Uzbekistan is yet another Central Asian country located along the historic Silk Road connecting China with the Middle East and Rome. The Trans-Caspian Railway—built in the 19th century—linked the Caspian Sea with Uzbekistan during the Russian Empire’s expansion. Russia conquered the territory of present-day Uzbekistan in the late 19th century. Stiff resistance to the Red Army after the Bolshevik Revolution was eventually suppressed and a Soviet socialist republic established in 1924.

Independent since 1991 upon the dissolution of the USSR, the country is striving to reduce its dependence on the cotton monoculture by diversifying agricultural production while developing its mineral and petroleum export capacity and increasing its manufacturing base. Poverty remains a problem for many but has been declining.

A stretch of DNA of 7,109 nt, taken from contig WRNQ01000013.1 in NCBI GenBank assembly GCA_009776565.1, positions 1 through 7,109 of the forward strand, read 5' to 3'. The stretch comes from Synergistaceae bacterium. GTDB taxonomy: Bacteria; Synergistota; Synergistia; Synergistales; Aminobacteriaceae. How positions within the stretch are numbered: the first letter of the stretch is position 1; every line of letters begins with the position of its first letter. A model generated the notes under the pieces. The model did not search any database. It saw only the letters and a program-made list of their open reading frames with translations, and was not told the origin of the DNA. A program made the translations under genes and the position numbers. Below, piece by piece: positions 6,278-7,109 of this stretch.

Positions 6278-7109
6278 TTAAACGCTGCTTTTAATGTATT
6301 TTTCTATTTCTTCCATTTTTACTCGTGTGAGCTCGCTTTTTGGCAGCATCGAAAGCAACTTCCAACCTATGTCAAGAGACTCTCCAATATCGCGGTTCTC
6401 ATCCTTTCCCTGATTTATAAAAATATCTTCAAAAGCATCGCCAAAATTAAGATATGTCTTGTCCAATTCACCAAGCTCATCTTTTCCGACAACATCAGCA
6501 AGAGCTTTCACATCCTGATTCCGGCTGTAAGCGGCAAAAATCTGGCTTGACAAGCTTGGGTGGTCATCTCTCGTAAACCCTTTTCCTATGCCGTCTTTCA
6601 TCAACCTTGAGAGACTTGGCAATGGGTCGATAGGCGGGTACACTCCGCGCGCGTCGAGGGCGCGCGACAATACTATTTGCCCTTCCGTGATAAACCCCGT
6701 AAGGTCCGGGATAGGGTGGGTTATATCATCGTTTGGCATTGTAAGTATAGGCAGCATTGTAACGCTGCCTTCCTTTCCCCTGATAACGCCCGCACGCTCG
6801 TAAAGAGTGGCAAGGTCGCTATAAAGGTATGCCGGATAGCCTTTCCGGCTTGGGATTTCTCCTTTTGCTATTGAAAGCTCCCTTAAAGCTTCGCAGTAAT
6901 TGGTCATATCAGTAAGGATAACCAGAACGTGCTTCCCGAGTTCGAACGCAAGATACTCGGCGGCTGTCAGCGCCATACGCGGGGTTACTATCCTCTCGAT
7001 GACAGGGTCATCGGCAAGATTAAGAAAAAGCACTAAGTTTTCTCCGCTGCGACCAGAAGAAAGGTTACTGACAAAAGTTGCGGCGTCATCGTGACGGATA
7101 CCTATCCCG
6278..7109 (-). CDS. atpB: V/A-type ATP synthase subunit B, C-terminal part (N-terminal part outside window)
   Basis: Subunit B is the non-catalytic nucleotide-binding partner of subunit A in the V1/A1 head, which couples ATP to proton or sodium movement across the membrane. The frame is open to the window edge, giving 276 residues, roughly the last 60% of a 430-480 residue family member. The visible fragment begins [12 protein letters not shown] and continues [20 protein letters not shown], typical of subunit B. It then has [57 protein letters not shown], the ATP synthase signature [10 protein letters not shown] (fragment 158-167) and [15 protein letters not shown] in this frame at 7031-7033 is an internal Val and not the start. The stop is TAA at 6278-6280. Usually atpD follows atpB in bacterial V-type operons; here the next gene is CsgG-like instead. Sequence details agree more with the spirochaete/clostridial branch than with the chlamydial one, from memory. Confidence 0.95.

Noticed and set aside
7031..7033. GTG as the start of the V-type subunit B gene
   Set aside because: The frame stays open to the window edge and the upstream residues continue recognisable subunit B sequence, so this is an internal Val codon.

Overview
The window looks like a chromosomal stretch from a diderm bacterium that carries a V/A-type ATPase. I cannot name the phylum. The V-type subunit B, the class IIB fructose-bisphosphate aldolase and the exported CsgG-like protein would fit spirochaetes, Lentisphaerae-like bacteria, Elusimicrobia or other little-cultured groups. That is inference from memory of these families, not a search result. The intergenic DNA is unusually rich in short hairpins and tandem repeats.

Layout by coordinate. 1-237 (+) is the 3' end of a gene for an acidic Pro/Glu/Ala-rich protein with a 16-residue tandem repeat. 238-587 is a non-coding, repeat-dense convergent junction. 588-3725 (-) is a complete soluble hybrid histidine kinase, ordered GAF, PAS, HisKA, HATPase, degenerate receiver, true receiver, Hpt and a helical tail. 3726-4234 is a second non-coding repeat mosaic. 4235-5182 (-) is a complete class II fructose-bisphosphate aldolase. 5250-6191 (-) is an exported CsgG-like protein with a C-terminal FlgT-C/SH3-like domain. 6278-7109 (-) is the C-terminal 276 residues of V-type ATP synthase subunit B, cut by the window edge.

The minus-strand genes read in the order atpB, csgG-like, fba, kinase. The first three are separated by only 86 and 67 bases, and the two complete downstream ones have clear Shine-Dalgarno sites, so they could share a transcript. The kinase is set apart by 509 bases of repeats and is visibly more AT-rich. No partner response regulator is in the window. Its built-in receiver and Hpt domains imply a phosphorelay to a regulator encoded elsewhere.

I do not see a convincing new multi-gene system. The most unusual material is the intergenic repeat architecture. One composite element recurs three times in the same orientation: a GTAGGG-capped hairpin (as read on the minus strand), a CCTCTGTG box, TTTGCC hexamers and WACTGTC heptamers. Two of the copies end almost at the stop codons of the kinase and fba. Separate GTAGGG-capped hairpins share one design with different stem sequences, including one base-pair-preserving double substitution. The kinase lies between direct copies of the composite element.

Ministry is difficult for evangelical churches in Uzbekistan. The government maintains tight control over all religious groups, sparked in part by its fear of radical Islamic uprisings. SGA supports the ministries of Uzbek churches as God opens the opportunities, including through missionary pastor sponsorship, children’s ministries such as Immanuel’s Child, summer camps, humanitarian aid, Compassion Ministry, and other helps.